# Inference for numerical data¶

## North Carolina births¶

In 2004, the state of North Carolina released a large data set containing information on births recorded in this state. This data set is useful to researchers studying the relation between habits and practices of expectant mothers and the birth of their children. We will work with a random sample of observations from this data set.

## Exploratory analysis¶

Load the `nc`

data set into our notebook.

```
# for Mac OS users only!
# if you run into any SSL certification issues,
# you may need to run the following command for a Mac OS installation.
# $/Applications/Python 3.x/Install Certificates.command
# if this does not fix the issue, run this command instead.
import os, ssl
if (not os.environ.get('PYTHONHTTPSVERIFY', '') and
getattr(ssl, '_create_unverified_context', None)):
ssl._create_default_https_context = ssl._create_unverified_context
import pandas as pd
nc = pd.read_csv('https://www.openintro.org/stat/data/nc.csv')
```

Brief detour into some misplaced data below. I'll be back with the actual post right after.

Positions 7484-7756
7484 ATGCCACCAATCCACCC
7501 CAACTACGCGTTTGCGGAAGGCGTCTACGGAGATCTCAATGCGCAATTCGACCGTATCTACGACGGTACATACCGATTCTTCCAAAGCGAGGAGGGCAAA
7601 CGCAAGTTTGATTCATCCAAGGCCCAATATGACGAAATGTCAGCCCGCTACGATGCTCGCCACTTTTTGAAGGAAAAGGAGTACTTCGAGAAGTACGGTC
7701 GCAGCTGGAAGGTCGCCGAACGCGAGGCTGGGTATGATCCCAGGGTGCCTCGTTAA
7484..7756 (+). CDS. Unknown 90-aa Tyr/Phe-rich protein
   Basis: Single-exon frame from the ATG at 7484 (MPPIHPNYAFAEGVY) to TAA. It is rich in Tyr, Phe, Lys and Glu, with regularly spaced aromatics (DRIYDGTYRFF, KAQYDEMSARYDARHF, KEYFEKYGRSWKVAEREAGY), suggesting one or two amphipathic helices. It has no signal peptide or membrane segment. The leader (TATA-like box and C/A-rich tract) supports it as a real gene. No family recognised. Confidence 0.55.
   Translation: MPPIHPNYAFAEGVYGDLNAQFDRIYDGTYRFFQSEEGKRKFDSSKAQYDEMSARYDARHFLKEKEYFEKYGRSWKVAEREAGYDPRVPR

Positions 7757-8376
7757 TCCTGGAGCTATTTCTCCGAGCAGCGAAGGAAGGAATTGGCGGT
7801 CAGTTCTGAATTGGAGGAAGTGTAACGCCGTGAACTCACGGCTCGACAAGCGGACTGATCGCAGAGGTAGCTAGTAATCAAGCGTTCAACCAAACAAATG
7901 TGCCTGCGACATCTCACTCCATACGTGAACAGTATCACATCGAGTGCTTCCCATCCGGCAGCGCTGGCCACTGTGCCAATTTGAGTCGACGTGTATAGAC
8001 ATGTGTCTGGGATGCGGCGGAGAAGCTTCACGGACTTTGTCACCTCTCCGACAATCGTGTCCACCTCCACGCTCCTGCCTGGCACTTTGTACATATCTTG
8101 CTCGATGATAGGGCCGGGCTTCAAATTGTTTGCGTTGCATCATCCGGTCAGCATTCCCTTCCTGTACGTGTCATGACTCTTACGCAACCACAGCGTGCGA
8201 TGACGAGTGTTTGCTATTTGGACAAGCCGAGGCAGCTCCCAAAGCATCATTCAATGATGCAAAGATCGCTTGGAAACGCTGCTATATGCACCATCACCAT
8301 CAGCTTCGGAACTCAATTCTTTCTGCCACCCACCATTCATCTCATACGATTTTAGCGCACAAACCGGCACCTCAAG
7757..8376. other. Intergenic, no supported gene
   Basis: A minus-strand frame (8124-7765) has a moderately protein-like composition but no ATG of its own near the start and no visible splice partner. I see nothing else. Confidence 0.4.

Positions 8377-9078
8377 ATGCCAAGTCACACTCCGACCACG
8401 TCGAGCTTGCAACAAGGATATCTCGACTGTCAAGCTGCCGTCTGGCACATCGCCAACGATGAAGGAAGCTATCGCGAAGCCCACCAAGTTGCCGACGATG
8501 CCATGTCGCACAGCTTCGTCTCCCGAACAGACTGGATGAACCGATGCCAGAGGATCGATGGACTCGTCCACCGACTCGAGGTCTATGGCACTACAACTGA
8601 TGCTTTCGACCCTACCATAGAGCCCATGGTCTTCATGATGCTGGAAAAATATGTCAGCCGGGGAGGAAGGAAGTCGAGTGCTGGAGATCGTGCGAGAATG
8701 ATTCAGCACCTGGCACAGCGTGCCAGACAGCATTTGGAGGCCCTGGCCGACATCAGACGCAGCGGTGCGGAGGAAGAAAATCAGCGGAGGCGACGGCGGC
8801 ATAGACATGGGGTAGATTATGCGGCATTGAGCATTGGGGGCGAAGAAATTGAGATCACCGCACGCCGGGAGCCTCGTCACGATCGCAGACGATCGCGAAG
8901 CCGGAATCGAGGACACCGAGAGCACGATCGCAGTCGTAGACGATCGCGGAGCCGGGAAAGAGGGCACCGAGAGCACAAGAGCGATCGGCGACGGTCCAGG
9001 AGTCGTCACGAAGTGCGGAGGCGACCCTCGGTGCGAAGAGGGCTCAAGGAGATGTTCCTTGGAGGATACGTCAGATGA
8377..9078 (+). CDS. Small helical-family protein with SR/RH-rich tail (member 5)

We have observations on 13 different variables, some categorical and some numerical. The meaning of each variable is as follows.

variable | description |
---|---|

`fage` |
father's age in years. |

`mage` |
mother's age in years. |

`mature` |
maturity status of mother. |

`weeks` |
length of pregnancy in weeks. |

`premie` |
whether the birth was classified as premature (premie) or full-term. |

`visits` |
number of hospital visits during pregnancy. |

`marital` |
whether mother is `married` or `not married` at birth. |

`gained` |
weight gained by mother during pregnancy in pounds. |

`weight` |
weight of the baby at birth in pounds. |

`lowbirthweight` |
whether baby was classified as low birthweight (`low` ) or not (`not low` ). |

`gender` |
gender of the baby, `female` or `male` . |

`habit` |
status of the mother as a `nonsmoker` or a `smoker` . |

`whitemom` |
whether mom is `white` or `not white` . |

#### Exercise 1